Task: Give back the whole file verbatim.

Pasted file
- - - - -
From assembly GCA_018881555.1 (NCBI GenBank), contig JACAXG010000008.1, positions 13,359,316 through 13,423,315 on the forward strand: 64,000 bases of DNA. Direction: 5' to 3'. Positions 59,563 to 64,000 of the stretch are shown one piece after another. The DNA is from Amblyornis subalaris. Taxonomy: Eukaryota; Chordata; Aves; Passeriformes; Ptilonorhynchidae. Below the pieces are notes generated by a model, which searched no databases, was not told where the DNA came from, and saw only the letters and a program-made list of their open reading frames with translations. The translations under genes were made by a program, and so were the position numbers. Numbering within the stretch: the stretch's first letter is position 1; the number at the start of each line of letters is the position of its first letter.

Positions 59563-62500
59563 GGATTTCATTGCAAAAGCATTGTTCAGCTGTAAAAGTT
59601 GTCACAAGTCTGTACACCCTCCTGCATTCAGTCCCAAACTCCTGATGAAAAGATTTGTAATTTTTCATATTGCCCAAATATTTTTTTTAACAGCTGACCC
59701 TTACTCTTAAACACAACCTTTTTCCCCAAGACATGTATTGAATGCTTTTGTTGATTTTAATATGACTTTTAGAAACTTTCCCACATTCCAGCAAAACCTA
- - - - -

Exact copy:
From assembly GCA_018881555.1 (NCBI GenBank), contig JACAXG010000008.1, positions 13,359,316 through 13,423,315 on the forward strand: 64,000 bases of DNA. Direction: 5' to 3'. Positions 59,563 to 64,000 of the stretch are shown one piece after another. The DNA is from Amblyornis subalaris. Taxonomy: Eukaryota; Chordata; Aves; Passeriformes; Ptilonorhynchidae. Below the pieces are notes generated by a model, which searched no databases, was not told where the DNA came from, and saw only the letters and a program-made list of their open reading frames with translations. The translations under genes were made by a program, and so were the position numbers. Numbering within the stretch: the stretch's first letter is position 1; the number at the start of each line of letters is the position of its first letter.

Positions 59563-62500
59563 GGATTTCATTGCAAAAGCATTGTTCAGCTGTAAAAGTT
59601 GTCACAAGTCTGTACACCCTCCTGCATTCAGTCCCAAACTCCTGATGAAAAGATTTGTAATTTTTCATATTGCCCAAATATTTTTTTTAACAGCTGACCC
59701 TTACTCTTAAACACAACCTTTTTCCCCAAGACATGTATTGAATGCTTTTGTTGATTTTAATATGACTTTTAGAAACTTTCCCACATTCCAGCAAAACCTA